The official didn't provide any further information, except to say that there have been no victims of the cyber attack within the U.S. federal government.
Dragos CEO Robert M. Lee told Forbes that his company is "aware of infections that occurred in the industrial control system community and had impact," including small utilities and manufacturing sites in the United States -- though he said "no one's been hurt and no safety was at risk."
The news should put all companies that rely on industrial control systems (ICS) on high alert, PAS Global CEO Eddie Habibi told eSecurity Planet by email, because the choices available to protect the systems within an industrial process facility are much more limited than those in corporate IT.https://o1.qnsr.com/log/p.gif?;n=203;c=204650394;s=9477;x=7936;f=201801171506010;u=j;z=TIMESTAMP;a=20392931;e=i
"In a corporate IT network, cyber security professionals have the option of isolating traffic or entire systems if they are compromised," Habibi said. "Personnel can also apply patches in real time with confidence that patching will not impact system performance."
A Challenge for ICS
But in an industrial process facility, it's rarely possible to isolate traffic or systems. "Those systems may have primary responsibility for controlling volative processes or ensuring worker and environmental safety," Habibi said. "System uptime is paramount."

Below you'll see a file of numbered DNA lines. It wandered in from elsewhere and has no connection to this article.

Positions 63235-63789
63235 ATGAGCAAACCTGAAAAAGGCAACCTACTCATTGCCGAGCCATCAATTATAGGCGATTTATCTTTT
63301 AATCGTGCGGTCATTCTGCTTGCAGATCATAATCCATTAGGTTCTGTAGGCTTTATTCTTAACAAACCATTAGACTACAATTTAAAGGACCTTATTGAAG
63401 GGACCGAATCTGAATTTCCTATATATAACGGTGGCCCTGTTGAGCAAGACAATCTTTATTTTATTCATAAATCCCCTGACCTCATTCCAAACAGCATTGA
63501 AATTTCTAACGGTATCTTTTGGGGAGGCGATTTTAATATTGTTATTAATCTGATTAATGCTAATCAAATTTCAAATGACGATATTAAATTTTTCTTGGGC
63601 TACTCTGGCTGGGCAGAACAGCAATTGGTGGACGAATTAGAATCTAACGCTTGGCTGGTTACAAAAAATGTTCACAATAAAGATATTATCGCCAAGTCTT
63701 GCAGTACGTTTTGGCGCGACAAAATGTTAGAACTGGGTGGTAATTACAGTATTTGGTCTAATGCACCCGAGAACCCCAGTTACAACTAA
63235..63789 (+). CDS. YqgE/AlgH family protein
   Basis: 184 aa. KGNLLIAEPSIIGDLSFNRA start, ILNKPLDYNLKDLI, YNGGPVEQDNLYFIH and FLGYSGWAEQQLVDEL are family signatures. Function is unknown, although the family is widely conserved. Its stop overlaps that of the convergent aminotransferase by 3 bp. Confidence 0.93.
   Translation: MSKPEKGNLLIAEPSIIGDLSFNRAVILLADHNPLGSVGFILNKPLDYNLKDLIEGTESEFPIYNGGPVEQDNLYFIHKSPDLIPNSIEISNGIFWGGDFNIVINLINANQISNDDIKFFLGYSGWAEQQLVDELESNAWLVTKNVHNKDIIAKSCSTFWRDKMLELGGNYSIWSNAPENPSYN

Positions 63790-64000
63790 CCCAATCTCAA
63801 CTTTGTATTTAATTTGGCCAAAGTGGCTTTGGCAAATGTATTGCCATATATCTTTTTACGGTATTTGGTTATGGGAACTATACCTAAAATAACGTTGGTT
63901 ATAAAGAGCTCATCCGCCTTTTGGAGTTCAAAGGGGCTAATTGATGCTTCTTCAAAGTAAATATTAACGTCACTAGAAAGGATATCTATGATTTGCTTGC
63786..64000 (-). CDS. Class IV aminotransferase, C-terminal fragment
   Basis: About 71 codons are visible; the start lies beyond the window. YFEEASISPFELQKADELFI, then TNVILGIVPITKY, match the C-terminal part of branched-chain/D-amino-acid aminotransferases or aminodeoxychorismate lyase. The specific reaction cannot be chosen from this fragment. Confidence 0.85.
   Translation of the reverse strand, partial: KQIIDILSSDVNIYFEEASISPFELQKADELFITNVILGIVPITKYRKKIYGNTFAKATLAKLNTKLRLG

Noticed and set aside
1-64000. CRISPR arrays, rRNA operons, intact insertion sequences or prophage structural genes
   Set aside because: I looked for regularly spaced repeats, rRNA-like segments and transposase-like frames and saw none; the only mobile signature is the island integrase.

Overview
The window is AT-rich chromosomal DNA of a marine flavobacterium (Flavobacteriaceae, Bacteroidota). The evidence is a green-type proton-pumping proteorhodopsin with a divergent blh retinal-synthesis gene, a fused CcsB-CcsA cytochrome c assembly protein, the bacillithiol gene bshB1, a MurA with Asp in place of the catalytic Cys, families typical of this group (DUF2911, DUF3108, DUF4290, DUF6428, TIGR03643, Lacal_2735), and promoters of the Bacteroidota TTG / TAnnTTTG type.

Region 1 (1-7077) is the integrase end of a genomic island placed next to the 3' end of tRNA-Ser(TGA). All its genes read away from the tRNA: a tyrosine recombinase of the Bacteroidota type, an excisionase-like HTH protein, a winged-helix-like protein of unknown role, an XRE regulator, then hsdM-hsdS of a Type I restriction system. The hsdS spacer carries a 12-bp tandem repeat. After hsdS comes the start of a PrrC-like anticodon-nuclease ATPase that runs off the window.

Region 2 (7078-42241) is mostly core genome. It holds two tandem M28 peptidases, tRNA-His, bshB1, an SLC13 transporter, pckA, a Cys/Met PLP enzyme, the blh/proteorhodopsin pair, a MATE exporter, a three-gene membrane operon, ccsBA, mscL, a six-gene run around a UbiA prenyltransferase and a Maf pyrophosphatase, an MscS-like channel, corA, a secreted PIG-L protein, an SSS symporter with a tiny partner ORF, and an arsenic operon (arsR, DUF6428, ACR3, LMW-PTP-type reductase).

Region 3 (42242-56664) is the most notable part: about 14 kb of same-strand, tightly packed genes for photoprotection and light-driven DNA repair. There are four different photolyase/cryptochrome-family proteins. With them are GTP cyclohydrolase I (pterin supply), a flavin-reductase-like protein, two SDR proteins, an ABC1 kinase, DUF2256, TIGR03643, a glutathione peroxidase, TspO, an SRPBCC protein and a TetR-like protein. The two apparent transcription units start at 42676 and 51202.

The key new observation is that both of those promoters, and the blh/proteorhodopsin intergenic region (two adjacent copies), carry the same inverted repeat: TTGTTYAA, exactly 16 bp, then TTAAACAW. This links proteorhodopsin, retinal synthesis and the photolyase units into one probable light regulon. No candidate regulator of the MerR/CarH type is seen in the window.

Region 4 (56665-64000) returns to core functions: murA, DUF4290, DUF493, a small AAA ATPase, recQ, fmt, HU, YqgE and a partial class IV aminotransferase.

"Real-time patches are also no-nos within a facility's network," Habibi added. "First, any Microsoft patch must have ICS vendor approval before application. Even with approval, patching typically occurs during maintenance windows and turnarounds when systems are offline -- something that may occur only once or twice per year."
And patches may never get applied if there's a potential for process disruption. "In these cases, asset owners may place additional security controls in front of the unpatched system to mitigate risk," Habibi said. "This assumes that there is a closed-loop, enterprise-wide patch management process in place that can evaluate the steps required to mitigate risk; many companies are missing this capability."
So while it's great that Microsoft has issued patches for older operating systems in response to WannaCry, Habibi said that may not be enough for critical infastructure operators, which have limited ability to apply those patches.
"As we watch WannaCry continue to proliferate and see new variants spring up, the risk to industrial process facilities remains high," he said.
Langner founder and CEO Ralph Langner told Forbes that a competent attacker could hit industrial targets and force a product halt. "We haven't seen that on a large scale yet, but I predict it's coming, with ransom demands in the six and seven digits," he said.
Separately, an unidentified source in the healthcare industry provided Forbes with an image of a Bayer Medrad radiology device in a U.S. hospital infected with WannaCry ransomware.
A Bayer spokesperson told Forbes that it had received two reports of customers in the U.S. with devices hit by the malware. "Operations at both sites were restored within 24 hours," the spokesperson said. "If a hospital's network is compromised, this may affect Bayer's Windows-based devices connected to that network."
The company said it will be deploying a patch for its Windows-based devices "soon."
According to the HITRUST Alliance, medical devices from Siemens and other unnamed manufacturers have also been infected. "HITRUST is reaching out to healthcare organizations and trade associations to provide information to detect, prevent and remediate the threat and associated malware," the organization stated.
"Select Siemens Healthineers products may be affected by the Microsoft vulnerability being exploited by the WannaCry ransomware," Siemens stated in a security bulletin [PDF]. "The exploitability of any such vulnerability depends on the actual configuration and deployment environment of each product."